In what ways is technology, industry, and culture of games linked
Most games were developed at the height of computer technology development in the 1980’s. Notably, the early computer games were created in military industrial, academic complexes, which also developed the internet (Flew 120). The games created in the spare time of artificial intelligence unit fashioned the first prototypes of most games that would be a huge success and create a gaming culture all over the world. The release of home video games in 1982 created a worldwide sensation with the profits grossing in several billion dollars. Over time, interaction in the gaming circles and game development has gone hand in hand with the development of technology. Today, game developers have harnessed the power of the internet to increase their sales of new games online dramatically reducing the cost of producing new games. In North Korea, gaming has had such a huge impact on their culture such that there are television stations that broadcast live gaming competitions (Flew 120).
Significance of marketing and branding practices, immerse play, and interactive experiences in gaming
Notably, most gaming producers today have intricately incorporated brands and songs creating a new type of marketing strategies. Not only does this act as a form of advertisement, but also helps gamers identify with some of these items (Flew 122). Immerse gaming has also had a huge impact in interactive experiences among gamers. In North Korea where there is one of the best broadband connections worldwide, gamers have been known to create game baangs (Flew 122). This allows players to interact while engaging in completion. This has become a huge part of the culture in that country.
In what ways do the digital games have implications for issues such as identity, childhood experience, and intellectual property?
Digital games mostly target boys who are still in puberty. As a result, it has created a picture of a teenage boy sitting in a dark room, hardly eating, sitting for long hours in front of a computer playing one of his favorite games. Since it is a reality of most teenage boys, it has had a huge impact on their identity and type of childhood experiences. While people who grew up in the seventies have nostalgic memories about childhood games that they played outside, teenagers growing up in the 21st century only seem to have memories regarding the type of online games they player and how they played them. Flews (128) argue that it has also changed the characteristics of teenagers because their knowledge of the digital games is the only factor that governs their identity instead of realistic social experiences like in the past. However, due to the ability to create their own versions of the games through some of the source codes posted online, they have developed an understanding and appreciation of intellectual property.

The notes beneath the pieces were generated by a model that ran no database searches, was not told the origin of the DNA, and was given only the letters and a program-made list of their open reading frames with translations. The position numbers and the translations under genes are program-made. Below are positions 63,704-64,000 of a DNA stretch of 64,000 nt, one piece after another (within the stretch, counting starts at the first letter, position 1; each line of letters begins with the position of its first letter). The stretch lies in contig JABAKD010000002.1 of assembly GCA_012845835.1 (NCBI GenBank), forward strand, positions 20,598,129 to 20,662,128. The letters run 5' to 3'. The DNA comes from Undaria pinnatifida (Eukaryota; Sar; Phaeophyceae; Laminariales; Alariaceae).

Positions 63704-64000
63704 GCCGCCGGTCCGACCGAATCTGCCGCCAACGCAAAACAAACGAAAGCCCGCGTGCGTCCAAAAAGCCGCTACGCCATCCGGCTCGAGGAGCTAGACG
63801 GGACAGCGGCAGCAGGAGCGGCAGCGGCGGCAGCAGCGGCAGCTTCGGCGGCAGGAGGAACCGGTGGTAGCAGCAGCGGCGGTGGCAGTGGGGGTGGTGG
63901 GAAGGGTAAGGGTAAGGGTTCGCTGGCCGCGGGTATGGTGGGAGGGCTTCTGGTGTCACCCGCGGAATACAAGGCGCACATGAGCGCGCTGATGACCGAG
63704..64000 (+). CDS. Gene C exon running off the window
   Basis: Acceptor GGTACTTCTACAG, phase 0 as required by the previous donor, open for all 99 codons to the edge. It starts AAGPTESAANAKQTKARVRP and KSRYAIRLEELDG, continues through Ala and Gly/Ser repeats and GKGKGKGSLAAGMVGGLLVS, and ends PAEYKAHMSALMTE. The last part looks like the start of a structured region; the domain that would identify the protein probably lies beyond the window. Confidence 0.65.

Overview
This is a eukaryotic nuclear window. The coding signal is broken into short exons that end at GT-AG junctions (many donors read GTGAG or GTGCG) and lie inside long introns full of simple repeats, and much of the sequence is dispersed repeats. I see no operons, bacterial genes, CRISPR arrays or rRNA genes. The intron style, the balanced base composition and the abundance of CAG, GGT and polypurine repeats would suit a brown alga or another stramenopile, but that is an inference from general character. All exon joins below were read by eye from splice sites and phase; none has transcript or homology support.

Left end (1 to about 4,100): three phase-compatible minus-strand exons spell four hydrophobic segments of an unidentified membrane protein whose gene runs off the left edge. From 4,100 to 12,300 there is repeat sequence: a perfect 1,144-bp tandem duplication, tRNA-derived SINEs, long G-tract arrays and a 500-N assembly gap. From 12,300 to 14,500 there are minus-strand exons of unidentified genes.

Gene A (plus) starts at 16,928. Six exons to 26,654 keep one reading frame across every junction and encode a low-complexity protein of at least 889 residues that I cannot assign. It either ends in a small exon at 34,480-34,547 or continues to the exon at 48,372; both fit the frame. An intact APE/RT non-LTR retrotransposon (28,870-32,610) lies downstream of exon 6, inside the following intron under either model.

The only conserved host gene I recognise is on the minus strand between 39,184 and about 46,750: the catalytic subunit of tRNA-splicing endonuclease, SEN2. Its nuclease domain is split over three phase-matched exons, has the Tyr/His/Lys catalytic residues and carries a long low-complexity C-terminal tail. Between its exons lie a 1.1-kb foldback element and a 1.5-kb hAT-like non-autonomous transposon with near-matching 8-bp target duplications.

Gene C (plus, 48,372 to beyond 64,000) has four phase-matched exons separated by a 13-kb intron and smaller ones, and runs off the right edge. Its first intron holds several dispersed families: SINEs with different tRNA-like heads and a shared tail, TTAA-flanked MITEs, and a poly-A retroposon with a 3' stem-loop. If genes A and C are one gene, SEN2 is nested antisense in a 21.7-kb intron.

How do values encoded in the game reflect offline cultural values? How do games emphasize on subjugated fantasies in the name of play and fantasy?
Researchers argue that values encoded in the terms and services agreement significantly reflect on offline cultural values. In addition, like any other social groups, the players have developed their own distinctive regulations establishing their own norms. However, these norms may be changed over time, Flews (126) states that they do become a big part of the player’s life. This may be because of the long hours that players spend in the gaming online social circles, therefore, influencing heavily on their cultural understanding offline. These digital games also provide an avenue for gamers to act or develop fantasies. The choice in the sex of the avatars and what the avatars can do creates a real life imagination of their fantasies.
How can digital game culture explain the concepts of social production, participatory culture, and social capital?
The digital gaming culture like other types of social software is argued to contain the concepts of social production, participatory culture, as well as social capital. Digital gaming promotes a sense of social capital especially in the games that players connect online or through a network. Over time, the participants often develop a form of engagement even though it is only online Flews (111). The amount of time invested to progress in levels gives the player a sense of satisfaction. The rise of broadband connection leading to long periods that gamers spend interacting creates a participatory culture that is hard to implicate in other social circles today. As a result, the gamers have developed online regulations that translate into social norms explaining the concept of social production digitally.
Flew, Terry. New Media: an introduction, 2007. 3rd ed, New Zealand: oxford university press.